Wednesday, July 21, 2010


I like my cereal crispy but with milk. I just don't like it mushy. So, I usually don't pour a lot of it into a bowl. I'll pour a few tablespoons worth into the milk, eat it before it gets soggy, then pour some more. This morning, I poured a bowlful of blueberry wheaties and half of them got way too mushy :-(

Thursday, July 15, 2010

Open Government & Usability

Yesterday, my work celebrated Open Government Day. We had half a day of speakers, including the Deputy CIO from the White House, Beth Noveck. It was interesting to me for a bunch of reasons. I think I am going to talk about this in a bulleted list so I can keep things straight in my head and not forget anything.

Firstly, let's get some quotes I wrote down that I foujnd pertinent to this discussion:
  1. By the CIO at our work: "Open Government (OG) fosters an informed public. It reboots the relationship between the goverment and it's public. "
  2. By another member of the CIO's team, "we are here to serve the American public."
  3. Beth Noveck: "OG helps empower citizens to work withg overnment to build a better government and a stronger democracy."

So, as you can see, a lot of talk about involving the public and for where I work, the public is our biggest end user. So, if the whole idea behind this open government initiative is to empower our end users, help them become engaged with us and do this by opening up channels of communication between us and them ... where does Usability figure into this?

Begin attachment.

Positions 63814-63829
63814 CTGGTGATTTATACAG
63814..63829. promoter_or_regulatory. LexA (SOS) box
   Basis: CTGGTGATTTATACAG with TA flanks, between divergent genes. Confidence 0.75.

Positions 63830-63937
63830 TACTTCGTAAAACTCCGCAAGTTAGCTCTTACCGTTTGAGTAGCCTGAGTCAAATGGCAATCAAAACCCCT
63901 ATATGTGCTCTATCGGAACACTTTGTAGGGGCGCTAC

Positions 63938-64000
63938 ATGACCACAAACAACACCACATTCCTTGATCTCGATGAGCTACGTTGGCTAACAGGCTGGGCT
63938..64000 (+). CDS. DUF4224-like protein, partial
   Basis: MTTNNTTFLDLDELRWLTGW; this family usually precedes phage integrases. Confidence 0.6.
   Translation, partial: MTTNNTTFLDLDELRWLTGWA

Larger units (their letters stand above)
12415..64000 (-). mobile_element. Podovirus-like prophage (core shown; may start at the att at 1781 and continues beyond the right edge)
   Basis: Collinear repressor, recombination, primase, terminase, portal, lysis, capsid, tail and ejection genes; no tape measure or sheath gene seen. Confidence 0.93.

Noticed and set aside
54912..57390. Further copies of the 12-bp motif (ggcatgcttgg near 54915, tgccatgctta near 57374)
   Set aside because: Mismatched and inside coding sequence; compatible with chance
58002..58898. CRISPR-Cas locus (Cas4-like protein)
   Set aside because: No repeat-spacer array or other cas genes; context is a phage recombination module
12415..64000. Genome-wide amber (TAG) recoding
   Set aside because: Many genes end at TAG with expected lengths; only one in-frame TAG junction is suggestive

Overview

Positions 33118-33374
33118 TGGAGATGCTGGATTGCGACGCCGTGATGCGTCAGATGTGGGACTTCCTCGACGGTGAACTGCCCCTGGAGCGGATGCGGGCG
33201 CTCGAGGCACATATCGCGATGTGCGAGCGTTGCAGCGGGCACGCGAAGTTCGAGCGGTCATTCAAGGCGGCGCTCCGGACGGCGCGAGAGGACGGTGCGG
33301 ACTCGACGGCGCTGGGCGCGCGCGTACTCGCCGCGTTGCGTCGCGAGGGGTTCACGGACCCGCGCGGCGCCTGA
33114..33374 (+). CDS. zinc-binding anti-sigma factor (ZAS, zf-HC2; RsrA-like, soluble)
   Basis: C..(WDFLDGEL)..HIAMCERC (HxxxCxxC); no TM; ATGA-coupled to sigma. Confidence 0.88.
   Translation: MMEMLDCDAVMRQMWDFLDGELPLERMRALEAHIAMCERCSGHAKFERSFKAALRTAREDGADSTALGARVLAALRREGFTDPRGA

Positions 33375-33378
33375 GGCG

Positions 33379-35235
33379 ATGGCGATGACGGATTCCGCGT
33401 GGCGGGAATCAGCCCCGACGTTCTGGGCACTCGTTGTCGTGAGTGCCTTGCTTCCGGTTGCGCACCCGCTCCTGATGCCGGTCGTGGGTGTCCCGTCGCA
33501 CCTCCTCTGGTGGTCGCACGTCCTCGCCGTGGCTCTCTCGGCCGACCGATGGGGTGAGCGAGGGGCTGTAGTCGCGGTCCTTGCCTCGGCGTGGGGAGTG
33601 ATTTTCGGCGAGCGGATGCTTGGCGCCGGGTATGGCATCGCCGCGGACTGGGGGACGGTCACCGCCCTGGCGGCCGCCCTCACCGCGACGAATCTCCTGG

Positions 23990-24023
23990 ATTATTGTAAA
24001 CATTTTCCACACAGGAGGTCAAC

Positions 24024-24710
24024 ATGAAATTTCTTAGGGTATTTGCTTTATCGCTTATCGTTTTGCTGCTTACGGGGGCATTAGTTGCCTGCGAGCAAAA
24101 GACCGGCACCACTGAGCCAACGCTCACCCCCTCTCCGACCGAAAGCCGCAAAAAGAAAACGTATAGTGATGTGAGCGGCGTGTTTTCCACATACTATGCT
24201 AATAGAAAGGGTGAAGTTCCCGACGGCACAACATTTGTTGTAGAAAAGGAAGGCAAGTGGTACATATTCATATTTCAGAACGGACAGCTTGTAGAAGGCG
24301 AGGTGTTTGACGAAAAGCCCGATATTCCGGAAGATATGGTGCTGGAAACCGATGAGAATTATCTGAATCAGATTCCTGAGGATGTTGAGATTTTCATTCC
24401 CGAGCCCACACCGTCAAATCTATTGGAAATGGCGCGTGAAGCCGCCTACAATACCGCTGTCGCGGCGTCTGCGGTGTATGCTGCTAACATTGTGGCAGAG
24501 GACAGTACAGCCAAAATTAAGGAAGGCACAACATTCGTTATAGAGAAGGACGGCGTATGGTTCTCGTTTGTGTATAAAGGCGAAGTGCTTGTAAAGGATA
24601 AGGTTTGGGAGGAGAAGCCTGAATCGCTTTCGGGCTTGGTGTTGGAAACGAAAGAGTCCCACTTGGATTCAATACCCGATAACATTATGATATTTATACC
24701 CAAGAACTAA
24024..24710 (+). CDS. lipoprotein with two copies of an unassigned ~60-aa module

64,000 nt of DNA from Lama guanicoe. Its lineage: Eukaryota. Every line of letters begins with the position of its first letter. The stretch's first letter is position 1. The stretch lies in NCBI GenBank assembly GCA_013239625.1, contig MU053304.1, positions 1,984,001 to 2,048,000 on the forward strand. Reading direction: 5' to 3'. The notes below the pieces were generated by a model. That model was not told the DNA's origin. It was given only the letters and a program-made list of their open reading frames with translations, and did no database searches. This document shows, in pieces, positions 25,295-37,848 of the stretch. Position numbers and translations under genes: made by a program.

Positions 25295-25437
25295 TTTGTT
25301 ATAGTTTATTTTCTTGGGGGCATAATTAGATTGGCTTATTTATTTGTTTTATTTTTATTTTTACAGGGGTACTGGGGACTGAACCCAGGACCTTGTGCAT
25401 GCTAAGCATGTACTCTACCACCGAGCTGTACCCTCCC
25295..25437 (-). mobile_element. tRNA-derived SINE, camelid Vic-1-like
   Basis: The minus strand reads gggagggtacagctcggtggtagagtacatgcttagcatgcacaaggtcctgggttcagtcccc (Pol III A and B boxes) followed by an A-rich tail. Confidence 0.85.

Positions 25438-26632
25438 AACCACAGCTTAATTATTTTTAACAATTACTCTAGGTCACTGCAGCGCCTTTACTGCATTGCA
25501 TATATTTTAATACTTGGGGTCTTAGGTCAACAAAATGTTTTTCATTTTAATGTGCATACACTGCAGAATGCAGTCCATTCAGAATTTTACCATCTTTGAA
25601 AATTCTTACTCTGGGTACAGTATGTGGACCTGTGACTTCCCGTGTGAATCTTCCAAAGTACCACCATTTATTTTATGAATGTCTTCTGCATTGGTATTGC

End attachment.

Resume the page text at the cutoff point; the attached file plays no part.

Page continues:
As usability professionals, we are trained to speak to our end users, to observe them in order to focus on their needs and help them reach their goals efficiently and effectively. Right? That's the definition of usability. So, wouldn't it make sense that in the effort to engage the public with their government, some of these specialists, who know how to figure out what these users need, would have been involved?

I think this is an oversight. In order for open government to accomplish what it wants to accomplish, they need people to go out and engage with the public, find out what and how they think, find out what they expect from their government agencies, and then work towards fulfilling the unmet needs. For that, they need to involve usability professionals.

Do people agree? Disagree? Am I missing some very important point?